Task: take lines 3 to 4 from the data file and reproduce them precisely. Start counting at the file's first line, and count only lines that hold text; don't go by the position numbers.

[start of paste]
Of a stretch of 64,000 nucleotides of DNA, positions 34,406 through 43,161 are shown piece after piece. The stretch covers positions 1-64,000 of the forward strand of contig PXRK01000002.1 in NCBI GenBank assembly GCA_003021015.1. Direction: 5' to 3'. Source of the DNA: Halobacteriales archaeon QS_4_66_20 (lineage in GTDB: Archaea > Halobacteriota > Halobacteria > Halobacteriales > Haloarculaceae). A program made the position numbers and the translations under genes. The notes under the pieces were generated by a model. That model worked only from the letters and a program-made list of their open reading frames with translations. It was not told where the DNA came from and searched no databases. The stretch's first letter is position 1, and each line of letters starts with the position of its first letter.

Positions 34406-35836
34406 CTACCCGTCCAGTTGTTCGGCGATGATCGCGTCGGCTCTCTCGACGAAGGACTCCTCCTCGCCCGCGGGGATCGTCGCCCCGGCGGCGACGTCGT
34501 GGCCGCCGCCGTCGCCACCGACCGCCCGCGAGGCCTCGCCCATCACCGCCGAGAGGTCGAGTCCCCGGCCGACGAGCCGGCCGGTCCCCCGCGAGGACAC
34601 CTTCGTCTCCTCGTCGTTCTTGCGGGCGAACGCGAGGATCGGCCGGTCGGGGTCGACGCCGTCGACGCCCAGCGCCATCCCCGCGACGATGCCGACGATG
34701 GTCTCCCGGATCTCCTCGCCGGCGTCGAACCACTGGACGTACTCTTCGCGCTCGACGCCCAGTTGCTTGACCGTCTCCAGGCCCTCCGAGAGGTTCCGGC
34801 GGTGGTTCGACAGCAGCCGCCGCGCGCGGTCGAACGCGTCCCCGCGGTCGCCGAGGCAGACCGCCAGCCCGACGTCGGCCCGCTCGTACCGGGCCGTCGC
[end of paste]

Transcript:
34406 CTACCCGTCCAGTTGTTCGGCGATGATCGCGTCGGCTCTCTCGACGAAGGACTCCTCCTCGCCCGCGGGGATCGTCGCCCCGGCGGCGACGTCGT
34501 GGCCGCCGCCGTCGCCACCGACCGCCCGCGAGGCCTCGCCCATCACCGCCGAGAGGTCGAGTCCCCGGCCGACGAGCCGGCCGGTCCCCCGCGAGGACAC